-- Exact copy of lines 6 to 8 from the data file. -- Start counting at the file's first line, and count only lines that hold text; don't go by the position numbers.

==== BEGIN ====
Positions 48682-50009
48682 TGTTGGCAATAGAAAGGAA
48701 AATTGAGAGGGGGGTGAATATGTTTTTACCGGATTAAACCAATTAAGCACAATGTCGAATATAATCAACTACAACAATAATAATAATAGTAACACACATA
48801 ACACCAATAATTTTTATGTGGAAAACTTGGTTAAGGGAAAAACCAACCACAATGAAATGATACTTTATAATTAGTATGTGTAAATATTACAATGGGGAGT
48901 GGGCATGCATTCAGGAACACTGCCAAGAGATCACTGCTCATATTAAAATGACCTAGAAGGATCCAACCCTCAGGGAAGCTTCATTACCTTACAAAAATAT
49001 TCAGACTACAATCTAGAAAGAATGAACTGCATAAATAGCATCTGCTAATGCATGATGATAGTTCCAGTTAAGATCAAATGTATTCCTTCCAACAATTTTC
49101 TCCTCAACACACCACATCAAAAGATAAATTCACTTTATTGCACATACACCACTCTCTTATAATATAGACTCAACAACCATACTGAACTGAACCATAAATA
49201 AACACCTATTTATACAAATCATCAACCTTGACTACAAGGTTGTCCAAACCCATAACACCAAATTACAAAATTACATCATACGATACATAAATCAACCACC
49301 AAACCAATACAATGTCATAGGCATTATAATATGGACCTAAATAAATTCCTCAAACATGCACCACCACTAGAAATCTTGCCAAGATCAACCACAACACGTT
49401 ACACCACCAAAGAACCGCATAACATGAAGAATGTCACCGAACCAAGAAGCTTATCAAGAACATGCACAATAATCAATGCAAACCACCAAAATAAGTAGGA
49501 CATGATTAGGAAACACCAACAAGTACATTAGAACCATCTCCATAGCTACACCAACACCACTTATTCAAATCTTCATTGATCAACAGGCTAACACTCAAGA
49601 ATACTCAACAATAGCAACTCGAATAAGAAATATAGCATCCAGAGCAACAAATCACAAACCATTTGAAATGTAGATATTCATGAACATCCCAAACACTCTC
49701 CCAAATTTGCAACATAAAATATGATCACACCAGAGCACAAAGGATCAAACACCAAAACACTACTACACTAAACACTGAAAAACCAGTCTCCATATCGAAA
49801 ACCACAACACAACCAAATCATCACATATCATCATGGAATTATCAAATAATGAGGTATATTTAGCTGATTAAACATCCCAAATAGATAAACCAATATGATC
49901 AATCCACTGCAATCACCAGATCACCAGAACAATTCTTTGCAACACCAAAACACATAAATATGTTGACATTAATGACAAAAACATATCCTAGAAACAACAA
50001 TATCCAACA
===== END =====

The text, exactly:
49001 TCAGACTACAATCTAGAAAGAATGAACTGCATAAATAGCATCTGCTAATGCATGATGATAGTTCCAGTTAAGATCAAATGTATTCCTTCCAACAATTTTC
49101 TCCTCAACACACCACATCAAAAGATAAATTCACTTTATTGCACATACACCACTCTCTTATAATATAGACTCAACAACCATACTGAACTGAACCATAAATA
49201 AACACCTATTTATACAAATCATCAACCTTGACTACAAGGTTGTCCAAACCCATAACACCAAATTACAAAATTACATCATACGATACATAAATCAACCACC